Cornell’s solar house ready for test run at state fair
The ramp is in place. So are the heating and air conditioning, the walls, floors, electricity, plumbing, and the photovoltaic panels and converters.
Cornell's 2009 Solar Decathlon house is almost ready for its public preview later this month at the Great New York State Fair, leading up to international competition in October. "It's all finish work from now on," said Myra Wong, '10, engineering team leader. "All the electrical is in; the converters are in place; the drywall is all up. We still have to put whitewash paint on the walls and ceilings."
The house has taken shape over several months at Cornell's High Voltage Laboratory (HVL) on Mitchell Street near campus, with from 10 to 50 team members working long seven-day weeks over the summer to complete construction. A contingent of CUSD team alumni from 2005 and 2007 have returned to help prepare and wrap the house for transport Aug. 17 to the state fairgrounds near Syracuse, where the public will get their first glimpse of the finished house.
"We've had alumni just come and go all summer," Wong said.
The house will be on display and open for daily tours at the fair, which runs from Aug. 27 through Labor Day, Sept. 7. Fairgoers can tour the house three times daily, including special evening tours for smaller groups.
The fair will be a dry run for the U.S. Department of Energy's Solar Decathlon, Oct. 9–18 on the National Mall in Washington, D.C. This will be Cornell's third entry in the biennial competition.
The timing of the fair "helps a lot," Wong said, surrounded by the activity of team members in the HVL work area. "It's a deadline that makes us work faster. It's also an opportunity to test the house, which we didn't do in 2007."
The house's features include engineered ash tongue-and-groove flooring, energy-saving appliances, and systems including LED lighting; moisture-proof insulation in the walls; folding NanaWalls (also part of previous decathlon designs) opening to the central courtyard; and an array of 40 200-watt photovoltaic panels. The design also maximizes natural lighting.
Special interior design features will be in harmony with the house's "rustic chic" architecture, designed by Irina Chernyakova (B.Arch. '10) who combined modern elements with traditional upstate New York architecture.
With its three cylindrical living modules — living room, kitchen, and bedroom/bathroom — covered in corrugated steel, the Cornell team's 2009 effort is dubbed "the silo house," and the design is likely to stand out at the fairgrounds and on the Mall. A long ramp on the structure's north side will be landscaped with thousands of plants.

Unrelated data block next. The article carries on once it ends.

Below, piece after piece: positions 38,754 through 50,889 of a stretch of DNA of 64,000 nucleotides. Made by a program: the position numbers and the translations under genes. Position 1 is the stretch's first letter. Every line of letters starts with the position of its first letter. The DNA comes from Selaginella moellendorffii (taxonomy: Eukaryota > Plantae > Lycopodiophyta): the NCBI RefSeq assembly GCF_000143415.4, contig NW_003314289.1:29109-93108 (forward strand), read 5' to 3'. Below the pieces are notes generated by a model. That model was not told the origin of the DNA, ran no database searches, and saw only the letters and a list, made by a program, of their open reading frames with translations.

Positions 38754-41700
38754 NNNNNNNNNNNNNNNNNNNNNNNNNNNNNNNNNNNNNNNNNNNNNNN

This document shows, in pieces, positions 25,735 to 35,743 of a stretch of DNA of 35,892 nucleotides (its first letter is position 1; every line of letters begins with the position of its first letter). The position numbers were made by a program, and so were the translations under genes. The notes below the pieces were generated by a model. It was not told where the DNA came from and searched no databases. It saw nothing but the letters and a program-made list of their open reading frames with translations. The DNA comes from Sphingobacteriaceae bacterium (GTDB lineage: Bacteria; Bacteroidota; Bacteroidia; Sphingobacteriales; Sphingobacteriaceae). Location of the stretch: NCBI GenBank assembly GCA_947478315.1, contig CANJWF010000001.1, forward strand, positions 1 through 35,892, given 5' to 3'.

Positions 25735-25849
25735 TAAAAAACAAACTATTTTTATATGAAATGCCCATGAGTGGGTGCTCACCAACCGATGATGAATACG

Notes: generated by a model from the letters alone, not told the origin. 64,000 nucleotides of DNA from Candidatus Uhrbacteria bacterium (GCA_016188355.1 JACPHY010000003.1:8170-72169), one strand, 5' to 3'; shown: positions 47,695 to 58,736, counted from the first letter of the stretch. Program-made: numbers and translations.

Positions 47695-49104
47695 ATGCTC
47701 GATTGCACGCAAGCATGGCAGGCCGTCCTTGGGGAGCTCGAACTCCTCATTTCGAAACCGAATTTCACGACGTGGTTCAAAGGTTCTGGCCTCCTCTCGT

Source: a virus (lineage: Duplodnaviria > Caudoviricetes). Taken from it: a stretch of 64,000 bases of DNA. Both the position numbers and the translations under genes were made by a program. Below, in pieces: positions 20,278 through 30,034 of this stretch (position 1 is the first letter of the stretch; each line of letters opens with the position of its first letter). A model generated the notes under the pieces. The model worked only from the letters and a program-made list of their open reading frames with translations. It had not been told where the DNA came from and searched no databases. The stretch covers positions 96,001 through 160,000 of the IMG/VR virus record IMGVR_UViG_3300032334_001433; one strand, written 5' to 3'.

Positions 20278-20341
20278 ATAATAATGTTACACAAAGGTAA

Cornell placed second out of 20 teams in the 2005 Solar Decathlon and 19th in 2007. The Department of Energy-sponsored competition judges and ranks the entries from 20 teams in 10 different categories, from architecture and energy efficiency to market viability. Houses can be no more than 800 square feet and have to produce enough energy to function as a stand-alone residence and power a small electric car.
The 2009 Solar Decathlon team comprises 150 students from six Cornell colleges, including AAP, and the Johnson School, divided into teams focused on architecture, business, communications, construction, engineering, and landscape. Their efforts are supported by faculty, staff and alumni.
"A lot of us are returning team members," said Wong, who was on the 2007 CUSD team. "We're taking our experience from 2007 and learning from what we did."
Gideon Stone, construction manager in 2007, was back on the job this week.
"Compared to the last one, we're a lot further along in the construction process, and a lot more is detailed out," Stone said. "We're really kind of pushing the envelope more with this one. With the circular design, they've had a lot of challenges working with materials. It seems like they put a lot more time into it on the front end, getting the drawings together — and it's paid off.
"It looks like they've learned a lot from the trials and tribulations of the last time around, and I think they have a good reason to be excited about going down there and placing really well," Stone said.
The house is also for sale, and offers are being accepted by interested purchasers. The house contains more than $425,000 in materials, and an estimated $200,000 in labor and $100,000 in design and professional services also went into its construction.
By Dan Aloi